As it stands, everyday I am not just competing with another online player, I am competing with all of the other retailers. Competition is not new to us. Obviously this is now an external player coming in and that will bring with it nuances that we can expect. 

Takealot has been identified as a bully by the Competition Commission. What is your response to this?

It is important that we define the market as retail, because that is what we are. And so when you think about that 4% of online retail, we are about 2% of total retail. I do not know in any context where 2% is a giant. If you look at our practices and how we engage, we are far from being able to be a bully because you need market power to be a bully. If I come with my 2% and the rest of retail comes with their 98%, who’s got the buying power here? 

When you look at the number of sellers that we have on our platform, a few years ago we started with 120 sellers in 2016, we are sitting at over 8 000 today. That is testament to the fact that we have a business model and environment that has enabled and empowered SMEs [small to medium enterprises] to be established and grow on our platform which continue to be a significant part of our business. 

Everything in e-commerce is completely transparent. I think what we would need is evidence that says we are all of those things [dishonest and predatory conduct]. All the evidence we see is that our conduct is always very positive and strong. 

Seeing that you see yourself as part of the broader retail industry, would Takealot expand to brick and mortar? 

You can never really close the door to some of these opportunities. At the moment we still strongly believe that there is vast investment still to be made in the online offering. It stretches us to be innovative. We don’t want to start from being an e-commerce player and then become just like everyone else. 

You have been at the helm for a year now, how has it been? 

It was a year at the end of September and one of the things that was really surprising about this platform was the extent to which it is such a powerful model for inclusive growth. The only way for Takealot to grow is for the SMEs on our platform to grow, which means that when Takealot doubles in size, we would have doubled the number of entrepreneurs on our platform and the number of local businesses that are supported by Superbalist and Mr D. That means that we have what I would call real economic transformation.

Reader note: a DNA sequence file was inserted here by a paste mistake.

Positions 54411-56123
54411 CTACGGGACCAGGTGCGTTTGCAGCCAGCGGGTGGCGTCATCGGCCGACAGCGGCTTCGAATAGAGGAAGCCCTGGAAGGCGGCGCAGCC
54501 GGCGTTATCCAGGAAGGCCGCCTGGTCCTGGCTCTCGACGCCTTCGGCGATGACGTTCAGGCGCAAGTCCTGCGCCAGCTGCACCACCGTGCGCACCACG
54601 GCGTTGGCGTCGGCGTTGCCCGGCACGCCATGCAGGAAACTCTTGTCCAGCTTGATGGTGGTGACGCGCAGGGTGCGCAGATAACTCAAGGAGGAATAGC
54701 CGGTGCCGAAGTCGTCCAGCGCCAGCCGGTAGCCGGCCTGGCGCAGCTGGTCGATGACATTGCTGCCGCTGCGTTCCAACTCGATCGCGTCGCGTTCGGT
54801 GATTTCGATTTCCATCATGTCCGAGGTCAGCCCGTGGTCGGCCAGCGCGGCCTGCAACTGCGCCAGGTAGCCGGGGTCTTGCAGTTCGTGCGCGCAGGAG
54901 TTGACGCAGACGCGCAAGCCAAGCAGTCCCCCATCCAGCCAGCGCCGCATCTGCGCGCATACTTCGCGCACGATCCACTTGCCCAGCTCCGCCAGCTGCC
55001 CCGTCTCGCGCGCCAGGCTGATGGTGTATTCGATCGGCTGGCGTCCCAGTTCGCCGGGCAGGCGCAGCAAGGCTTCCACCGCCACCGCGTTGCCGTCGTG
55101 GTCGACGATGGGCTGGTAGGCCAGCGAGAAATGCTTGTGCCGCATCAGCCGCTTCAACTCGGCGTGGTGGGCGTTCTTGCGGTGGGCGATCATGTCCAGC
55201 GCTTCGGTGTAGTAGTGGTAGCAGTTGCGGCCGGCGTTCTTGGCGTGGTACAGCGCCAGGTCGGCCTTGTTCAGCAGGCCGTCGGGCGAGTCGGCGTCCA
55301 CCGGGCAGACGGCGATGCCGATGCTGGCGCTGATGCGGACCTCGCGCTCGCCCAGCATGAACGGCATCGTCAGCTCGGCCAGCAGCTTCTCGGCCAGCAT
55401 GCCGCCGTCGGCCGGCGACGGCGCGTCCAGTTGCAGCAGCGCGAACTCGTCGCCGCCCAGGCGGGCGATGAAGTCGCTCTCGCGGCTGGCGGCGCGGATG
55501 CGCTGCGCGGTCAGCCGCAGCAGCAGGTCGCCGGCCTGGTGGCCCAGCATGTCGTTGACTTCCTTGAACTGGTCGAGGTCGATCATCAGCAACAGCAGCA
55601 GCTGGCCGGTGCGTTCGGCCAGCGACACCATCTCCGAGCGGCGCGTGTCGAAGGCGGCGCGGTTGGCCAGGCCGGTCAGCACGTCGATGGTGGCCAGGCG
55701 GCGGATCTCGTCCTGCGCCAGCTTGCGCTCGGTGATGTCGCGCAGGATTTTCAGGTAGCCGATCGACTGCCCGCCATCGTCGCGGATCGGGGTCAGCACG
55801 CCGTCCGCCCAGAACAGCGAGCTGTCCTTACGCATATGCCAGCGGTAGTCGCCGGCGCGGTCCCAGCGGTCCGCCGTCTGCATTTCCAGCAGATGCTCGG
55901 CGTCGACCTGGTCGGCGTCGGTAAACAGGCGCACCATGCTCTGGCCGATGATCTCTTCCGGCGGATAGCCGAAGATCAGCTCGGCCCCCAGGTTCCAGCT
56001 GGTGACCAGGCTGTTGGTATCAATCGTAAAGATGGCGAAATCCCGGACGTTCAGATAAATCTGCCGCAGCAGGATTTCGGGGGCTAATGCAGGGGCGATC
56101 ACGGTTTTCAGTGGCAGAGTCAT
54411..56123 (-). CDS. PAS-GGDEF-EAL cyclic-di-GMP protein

And the second thing that surprised me, or that is really great to see, is the servicing of all South Africans with the same quality service regardless of whether you are in Sandton or in Lusikisiki. When you think about how it transforms access to retail to me that is a powerful component that was quite encouraging and it was an unexpected positive surprise. 

We are a retail business, we are a supply chain business and we are also a technology business. So, I am excited about the business and I am excited about all our different businesses in terms of the service they are able to bring toSouth African consumers. 

I believe that if the Competition Commission allows for the sector to continue growing unconstrained we’ll be able to achieve far more with the sector in creating jobs because our ecosystem has been able to create 33 000 [indirect] jobs in 10 years. The power of this model to drive growth in our economy and drive the transformation so that the money goes to many more hands is unparalleled.